The Urbanophile said...

If you are going to count Columbus, Ohio as successful, you'd probably have to include Indianapolis in Indiana. Those two towns are the real "twin cities" of the Midwest, and have been on similar growth trajectories.

I've noticed that if you are a Midwest state capital with a metro area population of > 500,000, you are doing pretty well. Almost everybody else is hurting bad.

CJ said...

Indianapolis? Really? I hadn't known. Any more detail on that (other than what's on wikipedia, which I just read). What's going on there?

I'm not sure I buy your rule of thumb. Detroit (as far as I know) is hurting bad while it has way more than 500,000, but Madison is doing alright even though it's smaller. What examples were you thinking of for that rule?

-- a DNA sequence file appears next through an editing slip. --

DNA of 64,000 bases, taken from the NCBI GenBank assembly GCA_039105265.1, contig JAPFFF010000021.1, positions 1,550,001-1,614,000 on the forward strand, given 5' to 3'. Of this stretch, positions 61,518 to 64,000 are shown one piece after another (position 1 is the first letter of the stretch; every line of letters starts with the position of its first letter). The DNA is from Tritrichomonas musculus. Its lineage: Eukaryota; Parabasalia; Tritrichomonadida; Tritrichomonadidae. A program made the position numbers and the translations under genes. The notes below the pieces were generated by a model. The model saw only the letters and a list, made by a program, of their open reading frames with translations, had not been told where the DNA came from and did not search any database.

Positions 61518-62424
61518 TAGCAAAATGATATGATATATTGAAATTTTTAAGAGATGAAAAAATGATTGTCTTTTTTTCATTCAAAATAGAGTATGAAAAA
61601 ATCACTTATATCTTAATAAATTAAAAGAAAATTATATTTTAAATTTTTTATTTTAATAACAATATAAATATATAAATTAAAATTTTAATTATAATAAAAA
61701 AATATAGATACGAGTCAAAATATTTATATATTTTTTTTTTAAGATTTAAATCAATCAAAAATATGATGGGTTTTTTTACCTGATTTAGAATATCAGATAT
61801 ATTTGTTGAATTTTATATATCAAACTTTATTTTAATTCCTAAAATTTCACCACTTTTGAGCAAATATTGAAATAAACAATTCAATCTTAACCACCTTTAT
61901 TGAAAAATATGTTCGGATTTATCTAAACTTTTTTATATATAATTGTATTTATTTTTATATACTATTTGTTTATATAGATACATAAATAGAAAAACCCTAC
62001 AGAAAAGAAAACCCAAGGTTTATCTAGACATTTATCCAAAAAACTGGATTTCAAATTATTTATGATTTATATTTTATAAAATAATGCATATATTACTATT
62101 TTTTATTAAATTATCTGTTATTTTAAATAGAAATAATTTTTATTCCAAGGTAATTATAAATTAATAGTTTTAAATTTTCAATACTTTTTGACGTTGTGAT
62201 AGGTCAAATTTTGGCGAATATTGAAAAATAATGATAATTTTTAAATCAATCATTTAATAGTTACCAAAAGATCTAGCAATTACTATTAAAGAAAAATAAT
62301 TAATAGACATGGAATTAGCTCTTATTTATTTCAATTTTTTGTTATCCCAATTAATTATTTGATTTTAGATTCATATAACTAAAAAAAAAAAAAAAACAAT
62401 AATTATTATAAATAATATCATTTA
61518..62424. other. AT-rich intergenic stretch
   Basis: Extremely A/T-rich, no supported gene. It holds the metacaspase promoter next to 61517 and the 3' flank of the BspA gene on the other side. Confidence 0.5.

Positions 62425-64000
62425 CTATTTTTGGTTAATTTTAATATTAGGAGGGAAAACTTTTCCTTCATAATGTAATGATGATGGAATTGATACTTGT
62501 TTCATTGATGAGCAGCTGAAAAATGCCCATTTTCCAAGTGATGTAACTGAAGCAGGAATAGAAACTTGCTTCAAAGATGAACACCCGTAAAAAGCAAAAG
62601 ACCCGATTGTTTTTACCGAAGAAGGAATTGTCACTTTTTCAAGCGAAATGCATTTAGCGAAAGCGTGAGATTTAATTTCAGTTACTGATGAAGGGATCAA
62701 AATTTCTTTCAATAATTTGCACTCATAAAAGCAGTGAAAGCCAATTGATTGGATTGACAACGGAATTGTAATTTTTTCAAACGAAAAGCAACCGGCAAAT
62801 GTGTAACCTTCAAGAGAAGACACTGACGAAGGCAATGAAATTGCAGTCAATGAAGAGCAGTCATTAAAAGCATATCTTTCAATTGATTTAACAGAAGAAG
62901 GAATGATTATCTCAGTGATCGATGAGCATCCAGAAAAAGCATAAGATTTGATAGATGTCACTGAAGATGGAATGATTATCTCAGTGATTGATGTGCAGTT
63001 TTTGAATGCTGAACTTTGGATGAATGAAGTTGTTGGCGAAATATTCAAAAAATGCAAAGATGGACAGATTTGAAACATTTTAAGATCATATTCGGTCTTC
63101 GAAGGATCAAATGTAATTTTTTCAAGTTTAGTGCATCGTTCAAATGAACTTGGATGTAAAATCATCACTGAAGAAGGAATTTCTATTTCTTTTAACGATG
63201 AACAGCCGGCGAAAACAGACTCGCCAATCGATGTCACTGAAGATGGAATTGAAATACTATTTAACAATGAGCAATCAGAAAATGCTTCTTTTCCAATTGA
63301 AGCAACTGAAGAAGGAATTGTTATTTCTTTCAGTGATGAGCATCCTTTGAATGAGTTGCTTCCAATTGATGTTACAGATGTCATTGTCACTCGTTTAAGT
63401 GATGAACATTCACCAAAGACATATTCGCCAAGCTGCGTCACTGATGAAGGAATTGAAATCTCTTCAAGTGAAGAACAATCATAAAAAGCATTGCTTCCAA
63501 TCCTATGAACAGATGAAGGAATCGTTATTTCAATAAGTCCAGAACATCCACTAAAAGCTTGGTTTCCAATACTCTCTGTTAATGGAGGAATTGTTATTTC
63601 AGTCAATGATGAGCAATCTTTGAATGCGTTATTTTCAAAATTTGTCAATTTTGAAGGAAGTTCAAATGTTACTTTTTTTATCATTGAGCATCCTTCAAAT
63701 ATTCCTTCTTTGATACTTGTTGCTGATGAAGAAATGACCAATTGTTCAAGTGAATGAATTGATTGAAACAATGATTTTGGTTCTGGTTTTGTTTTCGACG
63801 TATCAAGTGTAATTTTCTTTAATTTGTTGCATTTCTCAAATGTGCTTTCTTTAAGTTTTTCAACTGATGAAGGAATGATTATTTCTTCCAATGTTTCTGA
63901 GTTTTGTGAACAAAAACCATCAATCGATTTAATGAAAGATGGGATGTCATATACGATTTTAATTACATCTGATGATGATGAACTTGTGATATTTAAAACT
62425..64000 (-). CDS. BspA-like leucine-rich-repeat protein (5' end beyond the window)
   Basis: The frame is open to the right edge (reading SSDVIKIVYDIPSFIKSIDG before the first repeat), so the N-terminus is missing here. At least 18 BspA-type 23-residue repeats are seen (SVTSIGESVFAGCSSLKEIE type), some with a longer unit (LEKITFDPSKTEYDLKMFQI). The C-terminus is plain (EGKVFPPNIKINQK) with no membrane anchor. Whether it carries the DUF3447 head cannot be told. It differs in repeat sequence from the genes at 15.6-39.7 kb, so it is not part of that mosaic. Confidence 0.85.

The Urbanophile said...

CJ, look at population growth, jobs, college degree attainment, etc. Indianapolis is very close to Columbus, Ohio. The population growth of Indianapolis is #1 in the Midwest among metros of > 1 million, with a rate of 1.5% per year, 50% higher than the national average. It is also one of only a handful of major Midwest metros with net domestic in-migration, though I suspect much of this is disguised international migration (i.e., Latinos moving there from traditional gateway areas instead of directly from out of the country). Indy has its manifest problems to be sure, but by Midwest standards it is doing well.

Detroit is not the state capital.

The places that are both state capitals and have an MSA population exceeding 500,000 are:

- Minneapolis
- Indianapolis
- Columbus
- Des Moines
- Madison

All of these appear to be doing well, especially by Midwest standards.